For women living in the 1830s, or for Elizabeth Tyra '14 this summer, preparing wool yarn with which to make clothing was and is a complicated, multi-step process taking several days of carding, spinning, washing, dying, and drying. Tyra and Cynthia Brown '13J experienced first-hand the life of early 19th-century New England villagers as Praxis interns at Old Sturbridge Village, where they portrayed characters for visitors to the living history museum.
Ten female Iraqi undergraduates from the College of Science for Women at the University of Baghdad gained exposure to science and engineering education and equipment not readily available to women in their home country when they spent the month of July 2012 at Smith College as participants in an intensive academic program.
More than 50 graduates of Smith’s “foreign legion”—that is, international students who came to Smith for the one-year American Studies Diploma Program (DIPL)—traveled to campus to celebrate the program’s fiftieth anniversary during All-Reunion weekend and to reminisce about what Smith meant—and continues to mean—in their lives.
Every year, following commencement, new Smith graduates march up to the courtyard of King and Scales houses and form concentric circles, passing diplomas around in an annual ritual called the Diploma Circle. It's not only a tradition; it's a necessity. While Smith graduates process with their houses, the diplomas they receive have been sorted alphabetically for the entire class. So most students will not be handed their own diploma.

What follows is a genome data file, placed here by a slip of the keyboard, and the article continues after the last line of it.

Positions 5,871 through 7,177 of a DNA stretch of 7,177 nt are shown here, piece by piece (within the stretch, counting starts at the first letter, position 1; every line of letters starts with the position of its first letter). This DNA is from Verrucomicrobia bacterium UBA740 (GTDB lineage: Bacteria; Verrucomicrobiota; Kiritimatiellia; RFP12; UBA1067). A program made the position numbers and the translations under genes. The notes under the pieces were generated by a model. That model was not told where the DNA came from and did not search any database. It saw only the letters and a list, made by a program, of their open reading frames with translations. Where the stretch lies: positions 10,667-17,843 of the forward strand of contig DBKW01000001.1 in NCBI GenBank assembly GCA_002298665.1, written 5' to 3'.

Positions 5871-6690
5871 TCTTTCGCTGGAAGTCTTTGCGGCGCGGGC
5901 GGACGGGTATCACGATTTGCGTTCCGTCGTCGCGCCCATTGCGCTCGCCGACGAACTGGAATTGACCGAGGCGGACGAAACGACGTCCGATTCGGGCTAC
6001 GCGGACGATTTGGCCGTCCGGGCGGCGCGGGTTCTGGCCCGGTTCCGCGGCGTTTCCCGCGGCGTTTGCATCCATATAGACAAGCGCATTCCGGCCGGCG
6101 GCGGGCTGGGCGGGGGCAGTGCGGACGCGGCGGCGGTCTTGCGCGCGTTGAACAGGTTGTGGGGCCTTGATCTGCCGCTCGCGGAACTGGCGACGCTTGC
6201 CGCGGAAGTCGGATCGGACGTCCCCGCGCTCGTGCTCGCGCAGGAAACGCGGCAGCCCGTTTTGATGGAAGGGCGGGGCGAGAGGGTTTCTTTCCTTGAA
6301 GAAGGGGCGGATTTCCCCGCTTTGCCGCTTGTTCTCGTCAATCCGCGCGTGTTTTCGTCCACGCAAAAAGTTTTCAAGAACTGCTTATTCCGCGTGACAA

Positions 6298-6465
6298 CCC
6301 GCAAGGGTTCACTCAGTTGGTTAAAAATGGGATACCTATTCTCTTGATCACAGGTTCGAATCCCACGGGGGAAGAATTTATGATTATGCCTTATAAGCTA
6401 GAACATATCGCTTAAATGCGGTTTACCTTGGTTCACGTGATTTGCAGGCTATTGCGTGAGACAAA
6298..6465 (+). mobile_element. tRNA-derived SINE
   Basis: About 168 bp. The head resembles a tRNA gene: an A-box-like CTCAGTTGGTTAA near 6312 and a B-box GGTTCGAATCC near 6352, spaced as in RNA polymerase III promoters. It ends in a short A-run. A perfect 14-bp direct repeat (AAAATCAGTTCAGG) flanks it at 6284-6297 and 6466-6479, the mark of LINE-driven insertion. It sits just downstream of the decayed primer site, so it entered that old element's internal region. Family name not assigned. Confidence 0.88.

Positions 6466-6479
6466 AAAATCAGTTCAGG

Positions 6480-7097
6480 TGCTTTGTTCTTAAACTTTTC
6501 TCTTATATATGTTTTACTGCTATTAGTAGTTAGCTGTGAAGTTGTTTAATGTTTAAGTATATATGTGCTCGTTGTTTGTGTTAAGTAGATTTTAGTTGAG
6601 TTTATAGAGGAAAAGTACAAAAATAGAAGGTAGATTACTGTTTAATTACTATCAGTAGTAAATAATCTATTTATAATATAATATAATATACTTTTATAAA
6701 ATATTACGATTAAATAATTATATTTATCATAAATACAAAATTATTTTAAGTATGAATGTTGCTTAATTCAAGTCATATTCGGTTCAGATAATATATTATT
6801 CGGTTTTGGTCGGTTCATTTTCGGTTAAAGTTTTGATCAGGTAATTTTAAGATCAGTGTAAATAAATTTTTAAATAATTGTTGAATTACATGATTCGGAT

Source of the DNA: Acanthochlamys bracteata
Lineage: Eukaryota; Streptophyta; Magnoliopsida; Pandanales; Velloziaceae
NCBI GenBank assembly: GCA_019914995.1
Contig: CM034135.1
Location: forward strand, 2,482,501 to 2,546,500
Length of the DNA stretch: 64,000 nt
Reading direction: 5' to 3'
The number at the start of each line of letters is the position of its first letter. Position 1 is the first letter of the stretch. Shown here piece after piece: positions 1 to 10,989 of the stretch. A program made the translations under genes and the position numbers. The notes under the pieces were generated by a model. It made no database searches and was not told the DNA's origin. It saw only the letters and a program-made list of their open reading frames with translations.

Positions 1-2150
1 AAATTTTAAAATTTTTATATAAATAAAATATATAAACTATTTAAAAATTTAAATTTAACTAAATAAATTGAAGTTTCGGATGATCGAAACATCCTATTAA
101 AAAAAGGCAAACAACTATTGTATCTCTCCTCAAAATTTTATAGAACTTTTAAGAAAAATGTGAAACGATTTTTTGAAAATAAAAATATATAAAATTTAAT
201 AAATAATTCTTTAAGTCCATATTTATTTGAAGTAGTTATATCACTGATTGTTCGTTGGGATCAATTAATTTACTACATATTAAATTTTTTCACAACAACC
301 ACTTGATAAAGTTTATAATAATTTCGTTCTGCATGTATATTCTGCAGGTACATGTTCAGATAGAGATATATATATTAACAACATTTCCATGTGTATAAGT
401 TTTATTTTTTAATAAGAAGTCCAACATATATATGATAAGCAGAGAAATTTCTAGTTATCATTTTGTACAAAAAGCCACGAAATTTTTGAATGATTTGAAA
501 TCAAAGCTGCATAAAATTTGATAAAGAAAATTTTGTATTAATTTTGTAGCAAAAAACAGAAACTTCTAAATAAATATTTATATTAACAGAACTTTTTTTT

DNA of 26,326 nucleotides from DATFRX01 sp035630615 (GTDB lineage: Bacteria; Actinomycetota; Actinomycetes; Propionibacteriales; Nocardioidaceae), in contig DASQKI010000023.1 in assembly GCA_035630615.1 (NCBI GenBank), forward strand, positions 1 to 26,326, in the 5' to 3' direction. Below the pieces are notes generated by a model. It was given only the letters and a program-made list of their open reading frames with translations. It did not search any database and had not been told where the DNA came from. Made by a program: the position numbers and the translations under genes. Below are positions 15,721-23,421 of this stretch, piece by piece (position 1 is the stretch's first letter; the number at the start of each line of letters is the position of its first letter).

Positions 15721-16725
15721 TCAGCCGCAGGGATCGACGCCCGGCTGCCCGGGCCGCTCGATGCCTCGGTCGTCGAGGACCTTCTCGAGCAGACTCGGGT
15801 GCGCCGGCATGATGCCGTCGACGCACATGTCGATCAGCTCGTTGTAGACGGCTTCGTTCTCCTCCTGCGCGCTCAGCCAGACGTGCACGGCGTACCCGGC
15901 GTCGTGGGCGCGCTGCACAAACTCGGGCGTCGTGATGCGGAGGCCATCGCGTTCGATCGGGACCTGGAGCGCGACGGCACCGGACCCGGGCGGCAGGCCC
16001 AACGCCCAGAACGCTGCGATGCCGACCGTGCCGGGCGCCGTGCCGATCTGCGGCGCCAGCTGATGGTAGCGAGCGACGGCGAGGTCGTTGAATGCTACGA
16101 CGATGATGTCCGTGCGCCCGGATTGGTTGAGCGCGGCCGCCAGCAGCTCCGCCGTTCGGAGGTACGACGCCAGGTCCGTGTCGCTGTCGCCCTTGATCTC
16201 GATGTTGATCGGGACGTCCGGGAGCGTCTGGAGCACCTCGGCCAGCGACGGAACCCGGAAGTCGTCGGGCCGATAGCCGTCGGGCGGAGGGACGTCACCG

Since 1911, the Diploma Circle, typically a 15-minute process, is where each graduate receives her own diploma.
"Good morning ladies, gentlemen, and everyone in between."
Caitlyn Kirby, president of the Class of 2012, delivered the student speech at Smith College’s 134th commencement ceremony on Sunday, May 20.
Although each student house at Smith College has its own character, they share one thing in common: a piano in every living room. Some students take the opportunity to continue years of lessons and practices. Others seek out the instrument to teach themselves to play. In the midst of busy lives, the pianos offer students a moment to stop and enjoy their surroundings and share themselves with housemates.
Emmy- and Golden Globe–winning actress Jane Lynch was the speaker at Smith College’s 134th Commencement ceremony on Sunday, May 20, 2012.
This year, renowned curator Thelma Golden ’87 celebrated her twenty-fifth reunion and gave the alumna keynote address at the Ivy Day celebration on May 19. Through her work with the Whitney Museum of American Art, and currently as director and chief curator for the Studio Museum in Harlem, Golden has used art as a way to challenge, examine and address culture. In her address, she told seniors to enjoy the “richness and complexity and joy” that life has to offer.